22 float2 euler(float x, float y, float dt, float tFinal,
23              float param, float sys) {
24   float dx = 0.f, dy = 0.f;
25   for (float t = 0; t < tFinal; t += dt) {
26     dx = dt*y;
27     dy = dt*f(x, y, param, sys);
28     x += dx;
29     y += dy;
30   }
31   return make_float2(x, y);
32 }
33
34 __device__
35 unsigned char clip(float x){ return x > 255 ? 255 : (x < 0 ? 0 : x); }
36
37 // kernel function to compute decay and shading
38 __global__
39 void stabImageKernel(uchar4 *d_out, int w, int h, float p, int s) {
40   const int c = blockIdx.x*blockDim.x + threadIdx.x;
41   const int r = blockIdx.y*blockDim.y + threadIdx.y;
42   if ((c >= w) || (r >= h)) return; // Check if within image bounds
43   const int i = c + r*w; // 1D indexing
44   const float x0 = scale(c, w);
45   const float y0 = scale(r, h);
46   const float dist_0 = sqrt(x0*x0 + y0*y0);
47   const float2 pos = euler(x0, y0, TIME_STEP, FINAL_TIME, p, s);
48   const float dist_f = sqrt(pos.x*pos.x + pos.y*pos.y);
49   // assign colors based on distance from origin
50   const float dist_r = dist_f/dist_0;
51   d_out[i].x = clip(dist_r*255); // red ~ growth
52   d_out[i].y = ((c == w/2) || (r == h/2)) ? 255 : 0; // axes
53   d_out[i].z = clip((1/dist_r)*255); // blue ~ 1/growth
54   d_out[i].w = 255;
55 }
56
57 void kernelLauncher(uchar4 *d_out, int w, int h, float p, int s) {
58   const dim3 blockSize(TX, TY);
59   const dim3 gridSize = dim3((w + TX - 1)/TX, (h + TY - 1)/TY);
60   stabImageKernel<<<gridSize, blockSize>>>(d_out, w, h, p, s);
61 }``````

Here is a brief description of the code in kernel.cu. Lines 1–6 include kernel.h and define constant values for thread counts, the spatial scale factor, and the time step and time interval for the simulation. Lines 8–35 define new device functions that will be called by the kernel:

• scale() scales the pixel values onto the coordinate range [-LEN, LEN].
• f() gives the rate of change of the velocity. If you are interested in studying other 1DoF oscillators, you can edit this to correspond to your system of interest. In the sample code, three different versions are included corresponding to different values of the variable sys.

• The default version with sys = 0 is the damped linear oscillator discussed above.
• Setting sys = 1 corresponds to a linear oscillator with negative effective stiffness (which may seem odd at first, but that is exactly the case near the inverted position of a pendulum).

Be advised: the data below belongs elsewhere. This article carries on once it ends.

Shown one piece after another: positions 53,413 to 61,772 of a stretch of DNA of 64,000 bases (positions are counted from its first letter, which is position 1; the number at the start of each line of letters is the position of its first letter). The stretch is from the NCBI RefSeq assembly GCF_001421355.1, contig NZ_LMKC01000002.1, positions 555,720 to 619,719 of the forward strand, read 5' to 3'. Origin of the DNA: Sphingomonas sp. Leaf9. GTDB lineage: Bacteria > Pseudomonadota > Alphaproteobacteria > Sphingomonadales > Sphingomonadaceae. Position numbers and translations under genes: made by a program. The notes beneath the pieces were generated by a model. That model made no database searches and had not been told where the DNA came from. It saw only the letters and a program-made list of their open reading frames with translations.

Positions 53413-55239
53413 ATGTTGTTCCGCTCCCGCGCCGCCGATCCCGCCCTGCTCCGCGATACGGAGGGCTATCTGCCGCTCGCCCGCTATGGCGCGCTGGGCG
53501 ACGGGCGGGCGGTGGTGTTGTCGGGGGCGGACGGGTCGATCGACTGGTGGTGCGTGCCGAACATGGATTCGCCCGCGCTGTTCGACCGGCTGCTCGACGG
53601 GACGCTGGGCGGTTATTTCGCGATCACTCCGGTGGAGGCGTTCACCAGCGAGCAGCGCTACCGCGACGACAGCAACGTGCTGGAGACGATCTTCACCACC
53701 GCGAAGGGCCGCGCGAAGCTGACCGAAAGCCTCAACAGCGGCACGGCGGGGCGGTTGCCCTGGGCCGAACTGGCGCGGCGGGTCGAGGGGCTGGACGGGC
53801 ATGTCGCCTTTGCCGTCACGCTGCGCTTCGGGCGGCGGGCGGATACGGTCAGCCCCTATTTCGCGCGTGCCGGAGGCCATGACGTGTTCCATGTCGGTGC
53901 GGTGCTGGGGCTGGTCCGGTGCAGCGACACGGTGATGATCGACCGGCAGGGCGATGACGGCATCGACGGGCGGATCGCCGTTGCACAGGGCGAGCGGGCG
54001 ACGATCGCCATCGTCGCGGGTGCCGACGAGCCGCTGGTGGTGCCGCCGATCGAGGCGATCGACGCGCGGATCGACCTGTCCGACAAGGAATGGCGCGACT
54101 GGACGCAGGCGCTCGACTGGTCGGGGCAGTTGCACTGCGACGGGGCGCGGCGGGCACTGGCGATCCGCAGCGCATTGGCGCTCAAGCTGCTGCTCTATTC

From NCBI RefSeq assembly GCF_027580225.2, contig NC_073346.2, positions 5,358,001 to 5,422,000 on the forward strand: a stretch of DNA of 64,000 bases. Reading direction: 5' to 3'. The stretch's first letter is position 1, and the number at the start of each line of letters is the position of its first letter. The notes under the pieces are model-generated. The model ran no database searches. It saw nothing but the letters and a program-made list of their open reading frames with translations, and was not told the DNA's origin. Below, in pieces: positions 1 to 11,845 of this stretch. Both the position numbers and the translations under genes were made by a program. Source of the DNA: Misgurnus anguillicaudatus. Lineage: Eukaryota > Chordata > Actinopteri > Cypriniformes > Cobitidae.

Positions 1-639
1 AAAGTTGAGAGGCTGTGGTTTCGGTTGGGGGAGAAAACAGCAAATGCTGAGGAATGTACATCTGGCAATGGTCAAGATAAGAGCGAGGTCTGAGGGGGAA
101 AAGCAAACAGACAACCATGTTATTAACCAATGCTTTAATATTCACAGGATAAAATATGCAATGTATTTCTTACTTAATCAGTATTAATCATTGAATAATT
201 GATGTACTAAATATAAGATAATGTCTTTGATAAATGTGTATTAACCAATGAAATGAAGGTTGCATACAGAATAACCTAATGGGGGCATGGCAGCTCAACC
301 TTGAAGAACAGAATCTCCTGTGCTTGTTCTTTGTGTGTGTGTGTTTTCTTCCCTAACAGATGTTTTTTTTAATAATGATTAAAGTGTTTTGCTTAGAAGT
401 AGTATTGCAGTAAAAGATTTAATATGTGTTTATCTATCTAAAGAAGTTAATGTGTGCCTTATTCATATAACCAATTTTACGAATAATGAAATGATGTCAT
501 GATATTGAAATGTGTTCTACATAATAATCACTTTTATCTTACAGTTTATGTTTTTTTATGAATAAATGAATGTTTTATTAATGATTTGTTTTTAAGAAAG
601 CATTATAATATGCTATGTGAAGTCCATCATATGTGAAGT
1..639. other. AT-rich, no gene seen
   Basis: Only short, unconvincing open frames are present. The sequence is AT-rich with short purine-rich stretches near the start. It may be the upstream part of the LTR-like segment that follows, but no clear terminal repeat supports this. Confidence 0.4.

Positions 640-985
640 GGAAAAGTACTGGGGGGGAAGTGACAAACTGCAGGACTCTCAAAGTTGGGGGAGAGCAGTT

• Setting sys = 2 corresponds to a personal favorite, the van der Pol oscillator, which has a nonlinear damping term.
• euler() performs the simulation for a given initial state and returns a float2 value corresponding to the location of the trajectory at the end of the simulation interval. (Note that the float2 type allows us to bundle the position and velocity together into a single entity. The alternative approach, passing a pointer to memory allocated to store multiple values as we do to handle larger sets of output from kernel functions, is not needed in this case.)

Lines 34–35 define the same clip() function that we used in the flashlight app, and the definition of the new kernel, stabImageKernel(), starts on line 38. Note that arguments have been added for the damping parameter value, p, and the system specifier, s. The index computation and bounds checking in lines 40–43 is exactly as in distanceKernel() from the flashlight app. On lines 44–45 we introduce {x0, y0} as the scaled float coordinate values (which range from –LEN to LEN) corresponding to the pixel location and compute the initial distance, dist_0, from the equilibrium point at the origin. Line 47 calls euler() to perform the simulation with fixed time increment TIME_STEP over an interval of duration FINAL_TIME and return pos, the state the simulated trajectory has reached at the end of the simulation. Line 50 compares the final distance from the origin and to the initial distance. Lines 51–54 assign shading values based on the distance comparison with blue indicating decay toward equilibrium (a.k.a. a vote in favor of stability) and red indicating growth away from equilibrium (which vetoes other votes for stability). Line 52 uses the green channel to show the horizontal x-axis and the vertical y-axis which intersect at the equilibrium point.

Lines 57–61 define the revised wrapper function kernelLauncher() with the correct list of arguments and name of the kernel to be launched.

#### Listing 4.11 stability/interactions.h

``````  1 #ifndef INTERACTIONS_H
2 #define INTERACTIONS_H
3 #define W 600
4 #define H 600
5 #define DELTA_P 0.1f
6 #define TITLE_STRING "Stability"
7 int sys = 0;
8 float param = 0.1f;
9 void keyboard(unsigned char key, int x, int y) {
10   if (key == 27)  exit(0);
11   if (key == '0') sys = 0;
12   if (key == '1') sys = 1;
13   if (key == '2') sys = 2;
14   glutPostRedisplay();
15 }
16
17 void handleSpecialKeypress(int key, int x, int y) {
18   if (key == GLUT_KEY_DOWN) param -= DELTA_P;
19   if (key == GLUT_KEY_UP)   param += DELTA_P;
20   glutPostRedisplay();
21 }
22
23 // no mouse interactions implemented for this app
24 void mouseMove(int x, int y) { return; }
25 void mouseDrag(int x, int y) { return; }
26
27 void printInstructions() {
28   printf("Stability visualizer\n");
29   printf("Use number keys to select system:\n");
30   printf("\t0: linear oscillator: positive stiffness\n");
31   printf("\t1: linear oscillator: negative stiffness\n");
32   printf("\t2: van der Pol oscillator: nonlinear damping\n");
33   printf("up/down arrow keys adjust parameter value\n\n");
34   printf("Choose the van der Pol (sys=2)\n");
35   printf("Keep up arrow key depressed and watch the show.\n");
36 }
37
38 #endif``````